Ge-type porcelain censer

Ge-type porcelain censer

Qing dynasty, 18th century

Width across handles: 4 1/8 inches, 10.5 cm
Diameter: 2 5/8 inches, 6.5 cm
Height: 2 1/4 inches, 5.6 cm

A porcelain incense burner of archaic gui form, supported on a short foot. The round sides curve in towards the rim.  Two halberd-shaped handles are attached to the sides of the body.  The censer is covered in a thick greyish blue glaze suffused with a network of black and faint russet crackle. Around the rim, where the glaze is thin, a russet colour is applied. The glaze stops neatly above the foot, revealing the dark, brownish body. The glazed base has three nail-like spur marks around the edge.


The original Ge ware is historically considered one of the ‘five famous kilns’ of the Song dynasty (960  – 1279) together with Ding, Jun, Ru and Guan, as identified by early Ming scholars.[1] Ge ware typically exhibits a thin body in dark clay, covered with a thick greyish-blue glaze, fully opaque with an almost matte finish. The glaze tends to be thin at the mouth, so that the lip appears dark; iron compounds in the exposed body clay of the foot fire a purplish–rust colour. These features are traditionally described together as ‘purple rim and iron foot’.[2] Another main feature of Ge wares, known as ‘golden thread and iron line’, describes the two different colours of the crackle. The taste for Ge ware continued into the Qing dynasty, when old pieces were collected and new ones created.  Stained crackle-glazed wares of Ge-type were made at Jingdezhen from the Chenghua period (1465 – 1487) onwards. The deliberately discoloured porcelains had iron pigments painted onto the foot and rim to satisfy the ‘purple rim and iron foot’ criteria. During the Qing dynasty, Jingdezhen copies of Ge ware were made with a high alumina, lime-alkali glaze, making them close to the original Song examples. The body is true stoneware that contains iron oxides and a low silica content that encourages crazing.[3]  Two Song dynasty Ge censers of comparable size and glaze from the Qing court collection are in the Palace Museum, Beijing.[4] A further comparable Ge-type censer, dated to the Ming dynasty and with a similar ‘golden thread and iron line’ crackle, is in the collection of the National Palace Museum, Taipei.[5]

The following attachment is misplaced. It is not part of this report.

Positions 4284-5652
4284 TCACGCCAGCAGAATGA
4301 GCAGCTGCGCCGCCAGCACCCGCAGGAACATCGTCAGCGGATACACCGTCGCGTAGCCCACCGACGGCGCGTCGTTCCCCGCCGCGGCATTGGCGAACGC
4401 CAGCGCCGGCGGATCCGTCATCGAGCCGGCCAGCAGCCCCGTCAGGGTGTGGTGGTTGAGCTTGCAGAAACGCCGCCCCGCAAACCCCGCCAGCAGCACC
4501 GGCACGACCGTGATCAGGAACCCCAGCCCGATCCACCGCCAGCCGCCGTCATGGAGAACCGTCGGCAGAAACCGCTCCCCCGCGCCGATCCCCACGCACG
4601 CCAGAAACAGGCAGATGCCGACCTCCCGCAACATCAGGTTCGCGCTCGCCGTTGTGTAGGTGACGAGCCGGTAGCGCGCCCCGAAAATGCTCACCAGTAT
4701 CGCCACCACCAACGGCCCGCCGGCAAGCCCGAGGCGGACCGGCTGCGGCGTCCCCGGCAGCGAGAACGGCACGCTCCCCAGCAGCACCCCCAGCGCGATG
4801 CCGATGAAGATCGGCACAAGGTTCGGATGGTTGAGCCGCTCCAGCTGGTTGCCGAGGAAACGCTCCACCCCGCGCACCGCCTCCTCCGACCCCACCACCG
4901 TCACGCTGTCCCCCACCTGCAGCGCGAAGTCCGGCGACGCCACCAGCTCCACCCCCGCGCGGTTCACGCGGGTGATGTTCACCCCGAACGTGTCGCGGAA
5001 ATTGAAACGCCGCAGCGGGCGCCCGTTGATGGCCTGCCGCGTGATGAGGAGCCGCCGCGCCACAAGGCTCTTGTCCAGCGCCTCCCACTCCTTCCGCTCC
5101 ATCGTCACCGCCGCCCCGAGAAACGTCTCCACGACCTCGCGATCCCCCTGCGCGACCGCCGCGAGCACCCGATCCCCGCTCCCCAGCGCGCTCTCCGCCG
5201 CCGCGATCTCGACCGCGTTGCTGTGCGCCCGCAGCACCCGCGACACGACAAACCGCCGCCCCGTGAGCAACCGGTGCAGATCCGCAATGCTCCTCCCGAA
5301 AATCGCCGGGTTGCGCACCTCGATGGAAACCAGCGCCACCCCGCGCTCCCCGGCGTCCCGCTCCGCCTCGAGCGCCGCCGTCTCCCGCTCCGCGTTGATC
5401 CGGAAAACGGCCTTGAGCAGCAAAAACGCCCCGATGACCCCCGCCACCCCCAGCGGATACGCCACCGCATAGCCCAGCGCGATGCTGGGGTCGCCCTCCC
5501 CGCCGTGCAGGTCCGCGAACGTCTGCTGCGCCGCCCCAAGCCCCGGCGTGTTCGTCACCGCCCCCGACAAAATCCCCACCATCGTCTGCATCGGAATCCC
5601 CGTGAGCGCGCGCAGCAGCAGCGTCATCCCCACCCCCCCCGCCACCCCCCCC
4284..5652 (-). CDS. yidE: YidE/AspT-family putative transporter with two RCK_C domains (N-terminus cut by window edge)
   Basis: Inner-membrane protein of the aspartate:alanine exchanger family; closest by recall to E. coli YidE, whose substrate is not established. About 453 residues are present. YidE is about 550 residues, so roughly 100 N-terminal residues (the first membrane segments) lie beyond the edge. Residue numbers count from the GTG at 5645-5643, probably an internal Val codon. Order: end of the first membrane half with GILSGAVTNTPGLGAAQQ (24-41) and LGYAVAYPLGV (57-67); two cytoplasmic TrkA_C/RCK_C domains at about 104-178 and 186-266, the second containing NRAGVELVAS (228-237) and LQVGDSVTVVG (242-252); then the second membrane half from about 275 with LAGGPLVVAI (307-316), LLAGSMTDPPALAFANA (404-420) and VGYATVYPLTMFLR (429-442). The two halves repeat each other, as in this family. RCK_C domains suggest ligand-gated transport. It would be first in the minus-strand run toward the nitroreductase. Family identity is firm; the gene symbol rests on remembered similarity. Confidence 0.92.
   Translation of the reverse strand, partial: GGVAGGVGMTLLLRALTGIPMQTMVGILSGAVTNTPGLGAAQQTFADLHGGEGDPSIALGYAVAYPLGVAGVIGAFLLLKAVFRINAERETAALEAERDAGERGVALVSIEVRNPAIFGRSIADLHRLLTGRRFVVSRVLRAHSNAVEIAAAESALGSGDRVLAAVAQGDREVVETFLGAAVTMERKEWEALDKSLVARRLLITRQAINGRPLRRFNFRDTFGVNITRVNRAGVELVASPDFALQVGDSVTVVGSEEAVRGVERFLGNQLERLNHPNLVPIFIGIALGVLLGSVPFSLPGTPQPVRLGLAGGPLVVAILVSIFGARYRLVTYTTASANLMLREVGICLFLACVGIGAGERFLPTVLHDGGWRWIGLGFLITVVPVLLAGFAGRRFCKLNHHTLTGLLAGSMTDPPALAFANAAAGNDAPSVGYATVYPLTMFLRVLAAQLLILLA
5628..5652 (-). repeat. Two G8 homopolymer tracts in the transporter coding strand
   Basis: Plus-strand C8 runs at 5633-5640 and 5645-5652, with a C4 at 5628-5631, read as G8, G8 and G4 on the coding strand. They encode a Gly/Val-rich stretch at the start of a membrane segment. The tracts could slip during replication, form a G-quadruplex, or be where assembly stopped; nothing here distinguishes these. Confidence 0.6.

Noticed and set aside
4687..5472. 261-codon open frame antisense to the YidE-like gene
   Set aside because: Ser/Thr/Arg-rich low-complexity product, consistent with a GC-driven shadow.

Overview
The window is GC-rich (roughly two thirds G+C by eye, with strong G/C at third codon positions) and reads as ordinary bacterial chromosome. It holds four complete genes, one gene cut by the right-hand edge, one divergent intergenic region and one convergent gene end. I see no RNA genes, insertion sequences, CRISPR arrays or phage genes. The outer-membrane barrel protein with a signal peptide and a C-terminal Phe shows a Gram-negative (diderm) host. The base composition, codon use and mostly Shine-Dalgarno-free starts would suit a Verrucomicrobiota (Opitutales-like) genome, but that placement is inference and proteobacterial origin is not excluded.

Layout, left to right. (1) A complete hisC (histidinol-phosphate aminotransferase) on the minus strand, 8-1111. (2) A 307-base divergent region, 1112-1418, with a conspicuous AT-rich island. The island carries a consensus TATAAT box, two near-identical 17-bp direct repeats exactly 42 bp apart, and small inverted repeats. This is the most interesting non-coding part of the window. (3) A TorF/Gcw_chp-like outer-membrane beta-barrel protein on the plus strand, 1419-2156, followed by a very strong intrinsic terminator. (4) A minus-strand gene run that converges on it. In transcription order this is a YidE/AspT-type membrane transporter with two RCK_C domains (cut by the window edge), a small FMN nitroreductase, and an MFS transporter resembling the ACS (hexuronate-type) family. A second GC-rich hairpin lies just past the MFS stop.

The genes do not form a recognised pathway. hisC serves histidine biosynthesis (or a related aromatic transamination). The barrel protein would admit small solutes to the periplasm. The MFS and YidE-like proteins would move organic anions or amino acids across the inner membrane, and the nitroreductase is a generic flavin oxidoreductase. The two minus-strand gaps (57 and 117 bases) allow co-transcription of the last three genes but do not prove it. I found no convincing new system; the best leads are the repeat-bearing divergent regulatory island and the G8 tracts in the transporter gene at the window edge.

1 Wood, N. Chinese Glazes- Their Origins, Chemistry and Recreation, A&C Black, London, P.87
2 Li, Chu-Tsing and Watt, J. ed. The Chinese Scholar’s Studio- Artistic Life in the Late Ming Period, Thames and Hudson, New York, 1987, p. 164
3 Wood, Nigel, op. cit. pp. 87-88
4 Li, Huibing ed. Liang Song Ci Qi, vol.II- Gugong bowuyuan cang wenwu zhenpin quaji, Shangwu yinshuguan, Hong Kong, nos. 46, 52, pp. 52, 58
5 Chen, C. K. A Special Exhibition of Incense Burners and Perfumers Throughout the Dynasties, The National Palace Museum, Taipei, 1994, no. 32, p. 176


清 十八世紀
寬:10.5 公分 徑:6.5 公分 高:5.6 公分
仿哥窯戟耳爐,侈口,短頸,圓碩腹,矮圈足,頸腹兩側各飾一戟形耳,通體素面無飾,胎骨較厚, 施仿哥釉,呈色月白偏灰,釉色光亮瑩潤,口沿釉薄處現出棕灰色邊,圈足施釉不勻整,著地處顯露 出深灰色的胎體,形成“紫口鐵足”; 釉面布滿大小紋片,縱橫交織,開片深淺不一,形成“金絲鐵 線”。採支、墊結合方式裝燒,器底有三道芝麻丁痕。整器小巧秀美,古拙而不失俊美。哥窯是宋代 著名窯場,以其開片帶有“金絲鐵線”聞名。宋代哥窯在後世備受人們青睞,元明清仿制者頗多,且 各有風格,被稱為仿哥窯或哥釉。本品胎釉均著意模仿傳世哥窯,極富凝重古樸之感,釉面渾厚滋 潤,釉色均勻,是清仿燒瓷佳作。傳世宋代哥窯耳爐極為珍稀,可見於北京故宮博物院 ; 明代仿哥窯耳 爐則藏於臺北國立故宮博物院。